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My Ego is a Flawed Storyteller

“I know that what you mean is, that’s how you feel with the information you have now."

My friend’s words hit me over and over again- deep and painful punches reminding me that I don’t have all the information, and that what I experience in life is always filtered through my own gaze. The ego is a funny thing, built to protect us from harm and based on the experiences we’ve been through. Often, we think we know our wounds. It is easy to engage in a brief review of the events in our own lives and to find moments where another choice could have resulted in a different perspective, where someone else’s actions or decisions influenced us negatively, or where we were treated unfairly. It’s not so easy to look at life and acknowledge where we in those same ways have been unfair to others.

I am the child of two people who were emotionally unavailable to me for a variety of reasons during times when I felt I needed parenting the most. That is not to say I think of my parents as failures- they were only doing the best with the information they had. There were times when I was angry with them. I felt they should have known better how to support me, or how to prioritize my needs along with the other needs within our family unit: somehow I always felt invisible. I strived to be the easiest to care for. I wanted to need nothing. If I could be as self sufficient as possible, maybe I could outgrow needing a parent for external validation or comfort. Maybe I could be the little adult they were asking for in order to GET that care and affection I was looking for.

The reality is that telling myself this narrative over time became more harmful than the actual events that occurred. My memories of childhood are spotty at best, but the positive moments I do remember are highly centered on one thing: being alone. I told myself that to be alone was the only way to be safe. I could not let people in because my needs would be too much. I had to push people away when they wanted to know me, because it was the only safe way to live. My ego told me the story that I was smart and strong and independent, and that if I pasted on this mask of abrasive toxicity, and acted the way I THOUGHT others wanted me to, I was doing the right thing and it was THEM that were the problems.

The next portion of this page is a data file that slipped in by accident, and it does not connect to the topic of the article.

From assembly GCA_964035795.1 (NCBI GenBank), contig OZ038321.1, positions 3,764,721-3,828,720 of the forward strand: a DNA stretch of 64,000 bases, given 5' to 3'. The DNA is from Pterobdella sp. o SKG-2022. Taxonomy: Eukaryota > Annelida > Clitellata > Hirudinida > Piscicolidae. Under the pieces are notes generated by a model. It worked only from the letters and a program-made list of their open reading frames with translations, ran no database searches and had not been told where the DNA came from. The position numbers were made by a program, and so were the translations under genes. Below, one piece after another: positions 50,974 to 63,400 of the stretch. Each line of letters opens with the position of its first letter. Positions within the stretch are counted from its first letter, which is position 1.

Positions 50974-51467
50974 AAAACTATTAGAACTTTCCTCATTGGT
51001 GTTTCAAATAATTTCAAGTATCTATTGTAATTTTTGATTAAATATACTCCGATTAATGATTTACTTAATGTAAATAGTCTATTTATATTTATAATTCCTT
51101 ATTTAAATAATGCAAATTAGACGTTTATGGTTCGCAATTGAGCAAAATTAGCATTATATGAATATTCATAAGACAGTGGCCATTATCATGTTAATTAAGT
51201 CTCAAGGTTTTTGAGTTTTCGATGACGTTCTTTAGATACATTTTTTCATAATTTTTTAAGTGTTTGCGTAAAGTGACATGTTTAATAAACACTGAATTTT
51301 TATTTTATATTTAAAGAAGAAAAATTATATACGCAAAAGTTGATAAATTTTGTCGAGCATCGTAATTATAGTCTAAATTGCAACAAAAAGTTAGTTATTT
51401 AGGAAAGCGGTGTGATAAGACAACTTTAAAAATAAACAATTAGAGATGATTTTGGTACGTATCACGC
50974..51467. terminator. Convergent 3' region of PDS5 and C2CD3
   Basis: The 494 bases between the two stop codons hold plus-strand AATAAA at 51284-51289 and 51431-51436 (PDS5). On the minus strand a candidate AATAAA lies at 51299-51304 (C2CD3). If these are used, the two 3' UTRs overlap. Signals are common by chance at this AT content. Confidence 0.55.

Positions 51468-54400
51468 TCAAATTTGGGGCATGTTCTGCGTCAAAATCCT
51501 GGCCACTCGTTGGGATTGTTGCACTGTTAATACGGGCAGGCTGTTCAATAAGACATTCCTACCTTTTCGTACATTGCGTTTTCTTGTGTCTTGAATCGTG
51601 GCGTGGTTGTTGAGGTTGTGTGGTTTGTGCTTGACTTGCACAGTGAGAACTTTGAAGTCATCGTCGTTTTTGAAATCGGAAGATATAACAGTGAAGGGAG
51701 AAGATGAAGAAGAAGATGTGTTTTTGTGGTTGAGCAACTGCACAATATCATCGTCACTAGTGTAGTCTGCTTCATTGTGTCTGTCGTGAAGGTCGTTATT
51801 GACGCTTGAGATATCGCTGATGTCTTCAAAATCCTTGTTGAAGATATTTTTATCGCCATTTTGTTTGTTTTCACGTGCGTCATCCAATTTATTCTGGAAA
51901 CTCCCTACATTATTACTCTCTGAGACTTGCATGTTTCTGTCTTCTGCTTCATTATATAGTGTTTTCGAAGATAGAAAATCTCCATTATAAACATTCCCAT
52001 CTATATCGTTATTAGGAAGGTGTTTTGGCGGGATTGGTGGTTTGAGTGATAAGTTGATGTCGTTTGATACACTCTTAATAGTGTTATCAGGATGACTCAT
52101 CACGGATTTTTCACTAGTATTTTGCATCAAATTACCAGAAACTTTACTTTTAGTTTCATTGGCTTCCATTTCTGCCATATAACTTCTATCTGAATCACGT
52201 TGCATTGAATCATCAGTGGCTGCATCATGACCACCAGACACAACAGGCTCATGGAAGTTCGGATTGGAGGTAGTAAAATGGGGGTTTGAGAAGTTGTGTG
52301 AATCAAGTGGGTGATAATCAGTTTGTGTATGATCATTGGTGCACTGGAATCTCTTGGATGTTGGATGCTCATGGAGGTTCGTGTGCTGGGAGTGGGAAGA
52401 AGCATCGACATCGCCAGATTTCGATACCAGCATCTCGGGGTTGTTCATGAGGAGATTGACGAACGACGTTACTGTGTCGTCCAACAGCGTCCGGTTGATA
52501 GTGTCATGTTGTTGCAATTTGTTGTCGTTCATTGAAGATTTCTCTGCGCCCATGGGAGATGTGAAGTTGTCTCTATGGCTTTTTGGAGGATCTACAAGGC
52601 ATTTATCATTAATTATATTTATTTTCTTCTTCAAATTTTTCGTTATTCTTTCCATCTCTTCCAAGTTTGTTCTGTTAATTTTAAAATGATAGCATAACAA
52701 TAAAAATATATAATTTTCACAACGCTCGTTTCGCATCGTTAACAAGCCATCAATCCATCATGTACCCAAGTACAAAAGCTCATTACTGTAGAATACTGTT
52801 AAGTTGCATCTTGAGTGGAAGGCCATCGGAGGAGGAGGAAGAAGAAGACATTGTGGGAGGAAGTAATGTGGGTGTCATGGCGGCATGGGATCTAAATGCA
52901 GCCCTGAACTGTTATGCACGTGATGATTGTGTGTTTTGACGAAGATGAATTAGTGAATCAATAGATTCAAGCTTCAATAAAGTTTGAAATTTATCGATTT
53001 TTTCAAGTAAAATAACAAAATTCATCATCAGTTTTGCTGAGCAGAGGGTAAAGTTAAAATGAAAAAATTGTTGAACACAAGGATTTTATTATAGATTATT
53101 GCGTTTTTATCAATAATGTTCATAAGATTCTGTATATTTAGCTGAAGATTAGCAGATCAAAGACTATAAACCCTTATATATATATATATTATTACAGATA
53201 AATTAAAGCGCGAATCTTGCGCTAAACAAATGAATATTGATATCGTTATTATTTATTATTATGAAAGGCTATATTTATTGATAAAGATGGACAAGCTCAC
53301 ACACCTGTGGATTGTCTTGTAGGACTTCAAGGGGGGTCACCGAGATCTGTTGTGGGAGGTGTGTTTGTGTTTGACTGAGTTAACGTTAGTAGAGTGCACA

This ego was fed further by relationships that repeated the same cycles of stress and honeymoon periods. Both my romantic and non-romantic encounters involved co-dependence, enmeshment, and trauma bonding to a point that until very recently, I no longer had any idea what I even liked anymore. I found myself asking on a daily basis- Do I want to do this? Or do I feel conditioned to do so?

I have been so mixed up in myself, tied up in knots trying to navigate how to be an authentic person when I have not been presenting my true nature to the world around me.

It’s a process, to realize how your energy and actions impact others and the stories your ego has created for you. My biggest ego story in the past year has been that I am a survivor. And I am a survivor- but I am also a free willed human who did not know or feel that they had a right to be loved, and even less, deserved to be loved for being themself. I craved toxic relationships where I could justify my withholding nature because I was too different or my interests were not relevant to the other person so I could tell my ego story that I did not matter to them, that I was not considered, and that I was strong for making my way through and giving time/resources/affection regardless of their shortcomings.

The truth is, that is only a story. Every story has two sides. We tell our side with the information we have today, with the resources that are available to us at that moment in time. And this is what a pattern is. A series of moments where we are or are not available for new information, where we can or cannot learn and be open for growth. I am a deeply (but not uniquely) flawed individual with much to learn and many more moments in my life to explore. My ego is a flawed storyteller. The moment I lost the thing I was so desperately holding on to, a narrative that served the decisions I was making despite the utter nastiness of them, my ego and her responsibility in all that occurs became visible.

She and I have work to do. I need to witness her. To ask why in her reactive moments. What story is she telling me? Why is this story a safe space to view the world from? How can we tell this story differently? I am tired of my own shame spirals and self doubt, imposter syndrome, and personal sabotage ruining my perception of reality. The only way out is through.

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